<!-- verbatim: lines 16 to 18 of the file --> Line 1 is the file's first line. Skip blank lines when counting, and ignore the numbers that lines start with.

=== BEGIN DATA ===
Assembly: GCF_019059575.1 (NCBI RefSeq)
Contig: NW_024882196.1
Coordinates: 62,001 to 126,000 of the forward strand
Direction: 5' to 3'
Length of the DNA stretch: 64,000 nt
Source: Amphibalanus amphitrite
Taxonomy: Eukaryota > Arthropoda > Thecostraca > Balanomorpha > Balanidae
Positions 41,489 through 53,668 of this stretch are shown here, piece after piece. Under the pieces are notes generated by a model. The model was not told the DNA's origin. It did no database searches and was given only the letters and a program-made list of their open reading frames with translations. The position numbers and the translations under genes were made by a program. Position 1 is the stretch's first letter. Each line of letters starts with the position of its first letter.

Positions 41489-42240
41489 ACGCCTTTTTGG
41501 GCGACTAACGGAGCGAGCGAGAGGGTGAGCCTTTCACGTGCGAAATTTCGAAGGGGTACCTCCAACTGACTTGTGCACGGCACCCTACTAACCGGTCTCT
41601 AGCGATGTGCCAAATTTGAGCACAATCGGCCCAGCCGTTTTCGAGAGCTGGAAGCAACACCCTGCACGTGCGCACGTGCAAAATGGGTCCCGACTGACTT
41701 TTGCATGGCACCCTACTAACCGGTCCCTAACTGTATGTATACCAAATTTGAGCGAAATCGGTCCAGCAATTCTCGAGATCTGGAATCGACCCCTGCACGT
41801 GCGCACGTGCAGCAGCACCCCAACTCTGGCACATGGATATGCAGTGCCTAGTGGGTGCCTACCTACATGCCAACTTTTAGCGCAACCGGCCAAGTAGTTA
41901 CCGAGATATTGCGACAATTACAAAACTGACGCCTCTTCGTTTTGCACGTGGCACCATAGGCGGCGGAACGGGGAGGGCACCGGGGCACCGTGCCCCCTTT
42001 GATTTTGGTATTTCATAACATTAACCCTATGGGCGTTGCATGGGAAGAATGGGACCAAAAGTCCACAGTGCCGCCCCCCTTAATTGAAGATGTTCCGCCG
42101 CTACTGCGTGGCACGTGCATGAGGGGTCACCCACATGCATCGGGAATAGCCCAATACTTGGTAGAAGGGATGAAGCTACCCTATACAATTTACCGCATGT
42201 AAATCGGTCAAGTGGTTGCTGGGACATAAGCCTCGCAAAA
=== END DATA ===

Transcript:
42001 GATTTTGGTATTTCATAACATTAACCCTATGGGCGTTGCATGGGAAGAATGGGACCAAAAGTCCACAGTGCCGCCCCCCTTAATTGAAGATGTTCCGCCG
42101 CTACTGCGTGGCACGTGCATGAGGGGTCACCCACATGCATCGGGAATAGCCCAATACTTGGTAGAAGGGATGAAGCTACCCTATACAATTTACCGCATGT
42201 AAATCGGTCAAGTGGTTGCTGGGACATAAGCCTCGCAAAA